The main goal of the project has been to mechanistically dissect the roles of RAD51 and other HR factors in fork remodelling and to identify new HR factors specifically involved in the response to replication stress, beyond their role in DSB repair. In the first part of the project I have implemented and carried out a microscopy-based, high-content siRNA genetic screen aimed at identifying replication-associated factors that positively or negatively control RAD51 foci formation upon mild treatment of genotoxic agents, which stall the replicative process without triggering detectable DSB. The multicolor imaging strategy of the genetic screen has been designed to monitor several different parameters, besides the main read-out, such as cell cycle, proliferation and DSB effects associated with each specific genetic manipulation, thus providing a high load of information and allowing us a stringent result analysis. Factors whose depletion decrease or increase RAD51 foci formation by at least two siRNAs were respectively classified by the relative Z-score as positive (Z-score <1.5) or negative (Z-score >1.5) regulators and selected for further analysis. By a combination of secondary, microscopy-based screens using other replication stress-associated read-outs, validation experiments by additional siRNAs and rescue experiments and single-molecule DNA fiber assay, the most interesting factors displaying direct involvement in HR-mediated replicative stress response were selected and characterized with more specialized techniques during the second part of the project. In particular, Electron Microscopy (EM) visualization of replication intermediates extracted from actively proliferating cells has been used to monitor fork remodelling and protection events and draw a mechanistic model for the molecular role of the newly identified factors in RAD51- and BRCA2-mediated replication fork and genome stability maintenance.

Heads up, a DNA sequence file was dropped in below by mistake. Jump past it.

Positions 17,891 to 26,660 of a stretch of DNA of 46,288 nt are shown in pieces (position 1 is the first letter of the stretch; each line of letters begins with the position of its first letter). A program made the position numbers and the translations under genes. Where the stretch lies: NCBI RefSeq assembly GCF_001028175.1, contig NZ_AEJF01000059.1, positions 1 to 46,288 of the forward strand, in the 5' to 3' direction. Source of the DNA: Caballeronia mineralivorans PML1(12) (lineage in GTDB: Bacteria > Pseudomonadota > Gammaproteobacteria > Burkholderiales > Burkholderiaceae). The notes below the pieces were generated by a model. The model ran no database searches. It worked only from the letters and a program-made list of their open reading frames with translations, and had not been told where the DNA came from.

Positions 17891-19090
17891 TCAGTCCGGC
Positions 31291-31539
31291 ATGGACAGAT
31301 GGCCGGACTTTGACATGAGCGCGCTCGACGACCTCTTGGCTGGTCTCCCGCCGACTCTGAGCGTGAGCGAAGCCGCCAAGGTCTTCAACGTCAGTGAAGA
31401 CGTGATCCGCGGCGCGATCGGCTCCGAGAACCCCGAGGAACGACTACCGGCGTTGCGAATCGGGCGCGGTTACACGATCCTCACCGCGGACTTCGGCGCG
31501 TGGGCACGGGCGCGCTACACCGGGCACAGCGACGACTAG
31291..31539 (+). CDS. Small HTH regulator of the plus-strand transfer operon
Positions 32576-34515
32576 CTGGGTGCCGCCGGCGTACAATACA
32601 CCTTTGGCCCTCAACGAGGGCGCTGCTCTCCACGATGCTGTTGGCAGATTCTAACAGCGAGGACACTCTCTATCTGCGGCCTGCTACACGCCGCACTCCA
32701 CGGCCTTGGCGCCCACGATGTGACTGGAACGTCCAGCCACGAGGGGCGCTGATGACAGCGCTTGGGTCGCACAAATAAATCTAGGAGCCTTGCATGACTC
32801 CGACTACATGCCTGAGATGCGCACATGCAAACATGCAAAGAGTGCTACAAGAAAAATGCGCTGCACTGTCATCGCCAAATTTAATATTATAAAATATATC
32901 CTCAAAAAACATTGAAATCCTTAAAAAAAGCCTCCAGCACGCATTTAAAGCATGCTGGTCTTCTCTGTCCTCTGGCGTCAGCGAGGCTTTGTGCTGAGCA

The results of this project provide the scientific community with a comprehensive genetic map of replication-associated factors involved in the HR-mediated replication stress response, which will represent the groundwork for new lines of investigation. In addition, this research project has unravelled the mechanistic involvement of newly identified HR-related factors in maintaining genome stability upon replicative stress by showing their prominent function in replication fork remodeling and protection, besides their well-established role during DSB repair. Thus, these observations significantly extend the connection between HR deficiency, tumorigenesis and chemotherapeutic sensitivity, a clinical-relevant hot topic for cancer biology, which is currently under deep investigation by multiple research groups. Importantly, a clear molecular understanding of the HR engagement in replication stress would necessarily foster the design of more specific chemotherapeutic strategies towards HR-deficient tumours showing acquired resistance towards Cisplatin or PARP inhibitor. Moreover, it has been recently showed that BRCA2-deficient tumours, which have developed chemoresistence, restore the capacity to protect replication fork, but not their ability to carry out HR-mediated DSB repair, thus making fork degradation a trackable event of high clinical significance. The microscopy-based read-out to follow fork degradation in living cells, which I have started implementing during this project, would certainly represent a powerful tool for the basic and applied research advance in cancer biology.
Poster summarising the RecInRep project